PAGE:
[1886–1912 Archive of Original Cartoon Art and Related Correspondence of Edgar Wentworth, Comic Illustrator for The Yellow Kid and Judge Magazines].
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1886–1912 Archive of original cartoon art by Edgar Wentworth, comic illustrator published in The Yellow Kid and Judge magazines. The archive includes approx. 295 pen and ink drawings and sketches, some hand-colored, comprising 170 loose drawings and an additional 125 illustrations within Wentworth’s personal album entitled “Original Pen & Pencil Sketches, A Book of the Etiquette of the Day by Ed. Wentworth, 1886.”
A resident of South Berwick, Maine, Wentworth’s humorous cartoons skewer both national and Maine politicians and include both editorial and observational cartoons, including some in series, and single-panel cartoons. Many are captioned; some are visual puns; some others are sketches or preliminary drawings. The humor of some of his observational or situational cartoons is racist and comprises about 23 drawings, not counting additional ones seen in the album. He caricatures and exaggerates the faces and language of African-Americans, Irish-Americans, Jews, and Native Americans.
Other themes among Wentworth’s 170 loose drawings include poking fun at farmers and other rural folk (14 drawings), portraits (18 drawings), drawings of criminals (4 drawings), prohibition of alcohol etc. (8 drawings), and U.S. presidents and other politicians (11 drawings). The latter includes drawings of Presidents Grover Cleveland, William McKinley, and Theodore Roosevelt. The Cleveland cartoons concern the “Wilson-Gorman-Cleveland Tariff” of 1894 and even touch on Cleveland’s alleged fathering of a child out-of-wedlock. The latter shows Cleveland cradling a child in his lap, seated near an open bottle that reads “Antidote for the Blues;” a caricatured African American looks on.
A pair of cartoons depicts Theodore Roosevelt in “Uncle Sam’s Garden,” a weedy plot of political issues including “Obnoxious Trusts” and “Graft.” The pair illustrate Wentworth’s revising of the image, both in its composition and details as well as its pencil captioning.
Wentworth’s personal album—“Original Pen & Pencil Sketches, A Book of the Etiquette of the Day by Ed. Wentworth, 1886”—is a purpose-made collection of his humorous drawings, a mix of small drawings and full-page illustrations. The work appears to be a youthful creation and they are presented almost as they comprise a printed book. In this way—and echoed in the later, loose drawings, Wentworth’s style pre-sages the work of later magazine cartoon illustrators who also compiled books such as the early publications of H.T. Webster (1885–1952).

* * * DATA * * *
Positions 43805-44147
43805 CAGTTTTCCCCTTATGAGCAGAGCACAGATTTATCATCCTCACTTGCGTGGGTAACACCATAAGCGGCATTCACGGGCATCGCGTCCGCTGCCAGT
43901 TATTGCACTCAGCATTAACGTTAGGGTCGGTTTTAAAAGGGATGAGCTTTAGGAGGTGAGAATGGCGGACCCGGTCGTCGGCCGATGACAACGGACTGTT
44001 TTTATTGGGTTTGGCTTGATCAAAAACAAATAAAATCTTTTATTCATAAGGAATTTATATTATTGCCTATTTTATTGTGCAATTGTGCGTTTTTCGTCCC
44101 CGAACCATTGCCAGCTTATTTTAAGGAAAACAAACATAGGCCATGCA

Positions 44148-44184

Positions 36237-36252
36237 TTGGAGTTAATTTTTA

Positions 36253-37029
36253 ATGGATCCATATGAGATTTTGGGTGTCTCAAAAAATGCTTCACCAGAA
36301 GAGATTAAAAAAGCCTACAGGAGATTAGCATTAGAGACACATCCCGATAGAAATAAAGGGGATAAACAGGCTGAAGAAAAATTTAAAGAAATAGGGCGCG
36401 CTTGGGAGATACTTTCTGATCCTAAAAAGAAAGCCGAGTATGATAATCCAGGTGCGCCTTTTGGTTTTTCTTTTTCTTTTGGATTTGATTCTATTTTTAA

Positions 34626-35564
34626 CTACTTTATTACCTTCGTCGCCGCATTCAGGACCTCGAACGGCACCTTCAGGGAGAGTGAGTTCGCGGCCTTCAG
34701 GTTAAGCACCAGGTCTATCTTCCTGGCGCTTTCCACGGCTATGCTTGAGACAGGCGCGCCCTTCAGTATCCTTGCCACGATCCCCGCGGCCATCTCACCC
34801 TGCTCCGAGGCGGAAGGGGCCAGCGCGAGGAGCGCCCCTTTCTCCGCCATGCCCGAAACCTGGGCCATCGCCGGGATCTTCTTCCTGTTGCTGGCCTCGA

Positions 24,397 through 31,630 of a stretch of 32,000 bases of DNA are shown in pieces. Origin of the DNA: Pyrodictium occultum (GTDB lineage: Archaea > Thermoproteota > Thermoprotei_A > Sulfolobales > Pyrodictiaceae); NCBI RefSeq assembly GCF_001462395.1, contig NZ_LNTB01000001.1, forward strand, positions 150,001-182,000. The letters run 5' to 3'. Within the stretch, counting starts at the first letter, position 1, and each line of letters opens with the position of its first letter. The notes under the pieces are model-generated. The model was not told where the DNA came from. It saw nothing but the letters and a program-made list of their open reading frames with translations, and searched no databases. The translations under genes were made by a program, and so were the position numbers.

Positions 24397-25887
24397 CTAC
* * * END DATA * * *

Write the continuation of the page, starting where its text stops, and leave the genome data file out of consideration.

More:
The cartoon illustrations in the album include the racist humor, caricatures, rural humor, prohibition, and political skewering etc. seen in his later, more mature work. Three of the cartoons in the album are autobiographical, depicting Wentworth’s friends camping on Mt. Agamenticus in Maine. Laid into the album at this point is a three-page handwritten account of the excursion.
Among the correspondence accompanying the illustration art are seven letters from humor magazine publisher’s discussing acceptance, rejection, and/or payment etc. for Wentworth’s cartoons. These comprise one letter from Howard, Ainslee & Co., publisher’s of The Yellow Kid and six letters from Arkell Publishing Co., publisher of Judge. Also seen in the archive are 22 envelopes without contents. Though empty, they possibly document Wentworth’s ongoing contact with two Boston newspapers, The Herald (13 envelopes, 1900–1901) and The Boston Globe (4 envelopes, 1901–1903). That the former group are postmarked almost monthly suggests he may have been regularly published therein. Wentworth’s political and prohibition cartoons and drawings—because of their national appeal—may have been well suited for newspaper publication as editorials.
We can find little biographical information about Edgar Wentworth. Two letters in the archive document his interest in formal art training. One letter from 1900 from The Correspondence School of Illustrating in New York City suggests he had had some past dealing with them: “It is some time since I have heard from you and I hope you have not definitely discontinued the study or are not merely putting it off until some time in the indefinite future.” An 1899 letter from the School of Art Criticism, also in New York, offers their service of critiquing his artwork and refers to a more formal course of instruction.
A collection of solid primary material documenting the career of a little-known yet highly-imaginative American humor and cartoon illustrator.
Description: [1886–1912 Archive of Original Cartoon Art and Related Correspondence of Edgar Wentworth, Comic Illustrator for The Yellow Kid and Judge Magazines].
[South Berwick, Maine, 1886–1912]. Approx. 190 items comprising: 170 pen and ink drawings (some hand colored); 12 items of correspondence, most including an envelope (including TLsS, partly printed form letters, circulars, and a postal card); 2 printed package return enclosures; 1 group of miscellaneous envelopes; 1 group of newspaper cartoon clippings; 1 calling card; 1 photograph; 1 single issue of The Yellow Kid magazine (June 3, 1897); and 1 cloth-bound album, 12 x 10 inches, with 22 leaves containing approx. an additional 125 original pen and ink and crayon illustrations mounted on rectos and versos, many hand-colored and some laid in. The album is disbound and worn; though some edges show wear, the leaves are good and the illustrations clean. While many of the loose drawings do show evidence of handling (some have some staining too), they are for the most part in good to very good condition.